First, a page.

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Concert Date: February 18, 1977. Columbia, SC.

Bodyguard Says Elvis "Gentleman"
by Frank Zupan
Columbia Record
February 21, 1977

The man who stayed by Elvis Presley's side during much of his five-hour say in Columbia Friday says that the King is a "gentleman of the highest (who) doesn't feel he's any better than anybody else".

C.S. "Sonny" Young, an investigator with the Columbia Police Department who was hired by Presley's manager to head the security for the superstar and his entourage, described Elvis as extremely modest and humble.

"He realizes people are what made Elvis great," Young said. "…To summarize it, I'd say, he is just an average, home town, country boy who made it big in the industry.

Elvis arrived at Columbia Metropolitan Airport about 8 pm Friday, according to Young. He was kept on his plush plane, the Lisa Marie (named for his daughter), until shortly before his 9:50 pm appearance at Carolina Coliseum.

A plane that had arrived about noon at nearby Eagle Aviation had contained only his band and his back-up singers, contrary to what some of his advance crewmen had said to lead reporters astray.

Young said Elvis was accompanied to the Coliseum by a beautiful woman with long black hair in her mid-twenties.

The 42 year old singer gave the hour and 15 minute performance with a touch of the flu, the investigator said. "Due to the fact that he had a virus, he was unable to do all the numbers he wanted to do," Young said. "He was very concerned about that."

After the concert Elvis returned to his gigantic plane, which is equipped with several bedrooms and a living room and pork chops and chicken were served. Elvis changed into a leisure suit before his 10-minute flight to Charlotte, NC.

"He took time to sit down and rap about Columbia," Young said. "He was in the military here some time ago, and he said his daddy used to live here in Columbia."

Young said Elvis is a tender-hearted man who makes sure his people are well taken care of."

"Anything we wanted, we got," he said.

In addition, the swivel-hipped singer is extremely polite ("he was very quick to say thank you") and was quite concerned about the safety of his fans around the airport construction work, near where his plane was parked, the policeman said.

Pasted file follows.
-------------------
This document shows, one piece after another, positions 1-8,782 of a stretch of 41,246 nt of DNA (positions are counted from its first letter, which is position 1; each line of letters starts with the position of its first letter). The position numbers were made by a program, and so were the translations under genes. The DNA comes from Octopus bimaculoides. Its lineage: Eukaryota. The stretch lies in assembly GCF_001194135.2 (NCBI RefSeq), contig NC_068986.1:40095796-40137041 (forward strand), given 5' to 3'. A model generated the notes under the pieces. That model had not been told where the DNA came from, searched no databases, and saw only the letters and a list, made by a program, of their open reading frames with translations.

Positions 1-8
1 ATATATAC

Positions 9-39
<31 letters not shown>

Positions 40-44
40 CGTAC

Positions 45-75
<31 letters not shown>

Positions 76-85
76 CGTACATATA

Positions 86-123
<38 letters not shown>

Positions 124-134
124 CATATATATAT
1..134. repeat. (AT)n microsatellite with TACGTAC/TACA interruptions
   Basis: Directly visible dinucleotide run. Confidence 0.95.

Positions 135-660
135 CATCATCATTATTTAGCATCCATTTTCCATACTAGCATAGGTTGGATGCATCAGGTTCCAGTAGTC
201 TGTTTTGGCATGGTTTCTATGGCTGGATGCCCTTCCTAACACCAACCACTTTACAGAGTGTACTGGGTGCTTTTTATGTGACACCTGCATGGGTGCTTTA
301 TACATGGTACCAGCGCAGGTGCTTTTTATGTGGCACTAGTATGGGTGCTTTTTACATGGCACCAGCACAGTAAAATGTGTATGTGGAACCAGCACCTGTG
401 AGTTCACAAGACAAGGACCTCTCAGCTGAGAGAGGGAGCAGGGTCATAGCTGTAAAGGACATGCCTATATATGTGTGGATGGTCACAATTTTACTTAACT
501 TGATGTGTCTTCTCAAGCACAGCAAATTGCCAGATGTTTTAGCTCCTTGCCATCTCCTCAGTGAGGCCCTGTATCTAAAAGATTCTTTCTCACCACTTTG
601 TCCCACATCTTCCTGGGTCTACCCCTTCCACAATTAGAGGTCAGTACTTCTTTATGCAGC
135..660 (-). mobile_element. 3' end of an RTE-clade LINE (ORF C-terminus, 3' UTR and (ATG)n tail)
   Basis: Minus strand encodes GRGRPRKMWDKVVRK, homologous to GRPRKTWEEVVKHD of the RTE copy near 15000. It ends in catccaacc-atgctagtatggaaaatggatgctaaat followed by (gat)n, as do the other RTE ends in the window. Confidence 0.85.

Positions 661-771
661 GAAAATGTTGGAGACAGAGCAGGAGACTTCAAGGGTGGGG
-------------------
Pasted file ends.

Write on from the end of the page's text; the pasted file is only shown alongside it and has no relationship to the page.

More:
Young said about 150 to 200 fans turned out at the airport to greet Elvis and another 100 or so were at the Coliseum door. At both places, Elvis blew kisses to his admirers.

Young declined to say how much he, Investigator Dorsey Taylor and Officer Gordon Crews were paid for guarding Elvis and his manager Col. Tom Parker. In addition, Parker had hired two uniformed policemen to patrol the second and fourth floors of the local Sheraton Inn which the group had rented.

The Investigator also refused to say what gifts the policemen and Elvis exchanged.

"I'd rather not to say," he said "It was something one close friend would give to another." Young did say that Elvis also had given the officers autographed pictures and autographed scarves for their wives.

Young labeled the security system around the superstar "elaborate" and said planning for it began several weeks ago.

"He's a billion dollar product," Young said of Elvis. "You have to take extreme measures to make sure he's not hurt."

The policeman said Presley's manager, Col. Tom Parker, a short, stubby character with a walking cane and ever present cigar, is "a genius" of planning.

"You never really know how to take him," he said of Parker. "He's real serious minded and concerned about business, but he's inclined to play a practical joke or two."

Young said the emphasis on business throughout the Presley operation is accentuated by jewelry bearing the letters TCB which Elvis has given to his people. TCB stands for Taking Care of Business and also is written on the side of Presley's plane, Young said.

Young said that there was no talk of Presley's retirement by anyone in the singer's party.

"The way Colonel Parker and them talk, they look forward to years and years of continued performing for the fans,"

Courtesy of Francesc Lopez